Let ; (33) in Lemma 10 can be written as follows:
By Schur complement, (38) is equivalent to which also implies (39). Moreover, (40) can be rewritten as which yields according to Schur complement. Pre- and postmultiplying (42) by and denoting , we have where and are defined as in (35).
Considering closed-loop system (34) with state feedback control , . Replacing by , , respectively, and setting in (43) yield (35). Therefore, the state feedback gain matrices can be obtained by .
Remark 12. Although HJIs (12) in Theorem 5 or (24) in Theorem 7 can be solved by trial and error in some simple cases (see Example 13 in Section 4), they are difficult to be dealt with for high-dimensional systems. In order to avoid solving the HJIs, the Taylor series approach  or fuzzy approach based on Takagi-Sugeno model [24, 26] can be considered to design the nonlinear stochastic controller.
4. Numerical Example
In this section, two numerical examples are provided to illustrate the effectiveness of the developed results.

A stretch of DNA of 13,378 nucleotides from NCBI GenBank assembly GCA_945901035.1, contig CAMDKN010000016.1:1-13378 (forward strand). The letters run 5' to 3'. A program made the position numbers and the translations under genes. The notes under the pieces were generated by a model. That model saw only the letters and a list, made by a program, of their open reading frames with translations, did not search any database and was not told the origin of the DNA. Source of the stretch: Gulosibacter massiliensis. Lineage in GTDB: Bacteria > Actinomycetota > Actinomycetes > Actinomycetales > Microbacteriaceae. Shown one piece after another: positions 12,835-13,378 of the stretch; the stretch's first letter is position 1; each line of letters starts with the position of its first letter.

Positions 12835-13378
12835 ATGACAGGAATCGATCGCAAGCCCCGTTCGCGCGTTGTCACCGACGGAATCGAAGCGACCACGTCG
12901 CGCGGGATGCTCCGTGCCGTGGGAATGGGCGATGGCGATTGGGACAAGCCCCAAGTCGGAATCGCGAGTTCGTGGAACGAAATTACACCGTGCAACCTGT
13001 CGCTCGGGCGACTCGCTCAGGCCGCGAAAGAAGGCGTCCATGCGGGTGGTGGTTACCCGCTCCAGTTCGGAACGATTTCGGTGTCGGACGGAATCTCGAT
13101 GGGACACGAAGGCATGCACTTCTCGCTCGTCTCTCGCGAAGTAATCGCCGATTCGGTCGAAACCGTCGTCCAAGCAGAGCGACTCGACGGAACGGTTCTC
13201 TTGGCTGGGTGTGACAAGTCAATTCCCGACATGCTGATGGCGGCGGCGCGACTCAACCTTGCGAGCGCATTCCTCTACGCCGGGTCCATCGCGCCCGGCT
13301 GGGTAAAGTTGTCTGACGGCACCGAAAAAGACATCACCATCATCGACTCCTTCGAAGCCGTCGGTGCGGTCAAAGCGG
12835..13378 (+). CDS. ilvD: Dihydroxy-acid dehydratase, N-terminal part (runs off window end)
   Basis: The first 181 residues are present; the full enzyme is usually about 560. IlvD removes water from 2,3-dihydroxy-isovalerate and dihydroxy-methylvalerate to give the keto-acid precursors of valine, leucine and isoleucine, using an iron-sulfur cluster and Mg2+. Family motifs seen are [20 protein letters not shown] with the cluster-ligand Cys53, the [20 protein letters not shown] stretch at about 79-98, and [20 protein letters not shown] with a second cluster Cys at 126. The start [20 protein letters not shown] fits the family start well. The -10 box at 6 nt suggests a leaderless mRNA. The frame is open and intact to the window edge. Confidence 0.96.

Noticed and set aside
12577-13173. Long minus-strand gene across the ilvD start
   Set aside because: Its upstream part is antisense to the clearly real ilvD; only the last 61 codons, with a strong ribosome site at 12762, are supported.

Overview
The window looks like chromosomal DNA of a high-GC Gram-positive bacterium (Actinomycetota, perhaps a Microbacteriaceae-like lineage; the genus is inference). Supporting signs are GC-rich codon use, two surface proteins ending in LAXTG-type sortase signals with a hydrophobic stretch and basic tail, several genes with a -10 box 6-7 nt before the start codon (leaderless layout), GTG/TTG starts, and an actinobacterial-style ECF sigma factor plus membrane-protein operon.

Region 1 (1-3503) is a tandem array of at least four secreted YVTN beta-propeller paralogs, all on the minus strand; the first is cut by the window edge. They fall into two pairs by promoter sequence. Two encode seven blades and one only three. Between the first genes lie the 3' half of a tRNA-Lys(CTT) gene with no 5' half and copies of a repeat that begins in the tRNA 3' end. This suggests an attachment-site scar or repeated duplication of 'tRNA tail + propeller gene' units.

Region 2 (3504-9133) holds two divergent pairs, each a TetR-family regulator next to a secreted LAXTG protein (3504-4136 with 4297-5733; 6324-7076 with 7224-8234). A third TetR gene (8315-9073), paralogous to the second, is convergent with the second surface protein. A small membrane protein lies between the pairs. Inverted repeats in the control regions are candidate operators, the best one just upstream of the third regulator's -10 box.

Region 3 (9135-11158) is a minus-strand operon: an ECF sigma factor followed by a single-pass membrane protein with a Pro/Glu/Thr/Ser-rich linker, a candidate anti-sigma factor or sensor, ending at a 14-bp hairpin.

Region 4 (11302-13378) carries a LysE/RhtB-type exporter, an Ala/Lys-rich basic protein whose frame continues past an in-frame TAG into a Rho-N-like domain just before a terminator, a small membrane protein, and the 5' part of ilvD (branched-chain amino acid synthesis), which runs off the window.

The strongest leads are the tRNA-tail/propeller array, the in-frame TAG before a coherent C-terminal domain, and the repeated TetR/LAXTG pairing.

Example 13. Consider one-dimensional two-mode time-invariant nonlinear stochastic Markov jump systems with generator matrix , and the two subsystems are as follows: Set , , with and to be determined; then HJIs (24) become For given , the above inequalities have solutions and . According to Theorem 7, the infinite controllers of system (44) are and .
Example 14. Consider two-dimensional two-mode linear stochastic Markov jump systems (34) with the following parameters: With the choice of , a possible solution of LMIs (35) in Corollary 11 can be found by using Matlab LMI control toolbox: Then, the control gain matrices of system (34) are as follows: